Was Wolf Blitzer’s first language English, or was it Esperanto?
On CNN’s The Situation Room, which he anchors, Blitzer draws on such a limited vocabulary that I predict that when he dies and the coroner cores his skull, the world will learn that he possesses a brain the size of a walnut.
Like a windup toy, Blitzer repeats the same stock phrases into the camera like an ad man. Other CNN talking heads working political stories with Blitzer aren’t just his colleagues; they’re “the best political team on television,” an empty boast that ever echoes on CNN.
“I’m Wolf Blitzer,” he intones like an automaton. “You’re in The Situation Room.” Actually, you’re not in the CNN situation room. You’re at home or at work or at the bar, of course, and it’s Blitzer who is in the situation room. But apparently, that has not yet been explained to him.
The full extremity of Blitzer’s very handicap is revealed, however, in those moments that he tosses the story to one of CNN’s correspondents or attempts to impress viewers with CNN’s devotion to a news topic. Blitzer announces that he or a CNN reporter “will be watching” or “has been watching” the topic “closely.”
Before the second hour of tonight’s election coverage had concluded, Blitzer had leaned on his “watching” construction so many times, I had to remove my shoes and socks to keep up with the count.
“We’re going to watch it closely,” Blitzer said at about 8:43 p.m. ET, it being the early electoral returns that were spelling terrible news for John McCain.
Here’s a sampler of Blitzer boilerplate in action over the past couple of months, paired with the name of the thing being watched:
“Al-Qaida supporters seem to be watching this presidential campaign rather closely.”
—Oct. 23, 2008
“We’re watching this very, very closely.” (Hurricane Ike)
—Sept. 12, 2008
“We’re watching all of this very closely.” (Hurricane Gustav)
—Sept. 1, 2008
“And Rick Sanchez is going to be watching that very, very closely.” (Hurricane Gustav)
—Aug. 30, 2008
“Meanwhile, the Republicans are watching very closely.” (The Obama nomination)
—Aug. 27, 2008
“We’re watching it very closely.” (Obama’s vice-presidential pick)
—Aug. 20, 2008
“You’re watching this about as closely as anyone, Zain [Verjee].” (North Korean shenanigans)
—June 26, 2008
“We’re watching all of this very, very closely.” (Obama’s delegate count)
—June 3, 2008
“We’re watching this number very closely.” (Obama’s delegate count)|
—June 3, 2008
“We’re watching it about as closely as we possibly can.” (How to count Michigan and Florida)
—May 31, 2008
Why can’t Blitzer break out of his cliché patter? Doesn’t he prepare before his shows? Won’t CNN spring for a vocabulary builder? Or a speech coach? Is it not his fault because the network overworks him, and it needs to hire a co-anchor or a co-co-anchor to take pressure off him? Or doesn’t anybody at CNN watch these broadcasts critically?
Addendum, Nov. 5, 10 a.m. Blitzer’s Final Count
Thanks to Nexis, it can now be revealed that on Election Night, Blitzer went for the “watching” something “closely” construction at least 17 times, and on at least three occasions, he reached for its cousin, “looking closely.” Here’s Blitzer’s final tally:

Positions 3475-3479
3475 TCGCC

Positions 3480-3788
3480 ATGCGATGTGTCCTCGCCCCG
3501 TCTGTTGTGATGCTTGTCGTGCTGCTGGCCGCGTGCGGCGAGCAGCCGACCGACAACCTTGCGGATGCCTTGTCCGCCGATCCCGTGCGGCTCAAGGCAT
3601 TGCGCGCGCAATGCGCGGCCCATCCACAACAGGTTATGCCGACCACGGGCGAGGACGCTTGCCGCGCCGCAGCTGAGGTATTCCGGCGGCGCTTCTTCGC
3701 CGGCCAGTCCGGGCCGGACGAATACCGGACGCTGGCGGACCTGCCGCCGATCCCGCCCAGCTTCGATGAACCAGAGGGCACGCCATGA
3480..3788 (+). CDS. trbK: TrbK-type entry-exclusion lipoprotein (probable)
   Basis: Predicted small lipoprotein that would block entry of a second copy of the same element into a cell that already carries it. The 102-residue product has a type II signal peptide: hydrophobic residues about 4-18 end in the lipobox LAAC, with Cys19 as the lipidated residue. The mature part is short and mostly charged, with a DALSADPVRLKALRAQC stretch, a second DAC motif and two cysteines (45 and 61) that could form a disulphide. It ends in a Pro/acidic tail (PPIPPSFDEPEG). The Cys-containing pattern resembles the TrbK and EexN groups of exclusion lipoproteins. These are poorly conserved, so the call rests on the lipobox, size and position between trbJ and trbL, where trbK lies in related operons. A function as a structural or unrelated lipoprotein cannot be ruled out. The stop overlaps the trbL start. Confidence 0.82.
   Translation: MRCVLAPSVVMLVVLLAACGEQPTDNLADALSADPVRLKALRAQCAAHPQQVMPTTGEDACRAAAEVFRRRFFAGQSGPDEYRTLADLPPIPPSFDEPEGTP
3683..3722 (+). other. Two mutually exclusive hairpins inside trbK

“There’s a balance of power in the House and in the Senate that people are going to be looking at very closely, because you and I know, and our viewers know, the way Washington works, the executive branch is important, but the legislative branch is pretty important as well.”
“Indiana and Virginia—those are battleground states. So we’re going to be watching those very, very closely.”
“What are you watching for most closely right now?”
“Fifteen states, and the District of Columbia at 8:00 p.m. Eastern, will be closing, and we’ll be watching very closely to see what’s going on.”
“We’re watching Georgia closely.”
“We’re watching this race closely, Virginia with about 3 percent of the precincts reporting, McCain with 56 percent, Obama, 44 percent.”
“And West Virginia, we’re going to watch all of that closely.”
“We’re watching Indiana very closely because that’s turned out to be a battleground state.”
“And we’re going to watch very closely to see what happens in these states, because some of these states could be indicative of a trend that could be emerging in the course of this night.”
“Now, we’re going to watch it closely.”
“[Shaheen] is ahead by almost 10,000 right now with almost 10 percent of the precincts in. This is a race that we’re watching very closely as well.”
“I want to take a look at some numbers coming in, ballots coming in, and some Senate races that we’re watching very closely.”
“So, it’s shaping up. It’s still very, very early. We’re watching it closely.”
“Campbell and John—Ohio—I don’t think we can stress how important it is, and we’re watching this state very closely.”
“We’re watching all these states. They’re getting—they’re very close in several of these states.”
“We’re watching all of these races very closely.”
“I want to go to Campbell and John, because they’re looking closely at this very important balance of power in Congress.”
“We’re watching those states very, very closely.”
“Before I go over to John King, I want to show what’s going on in these four Senate races that we’re watching very closely.”
“So that’s why we’re looking at this so closely.”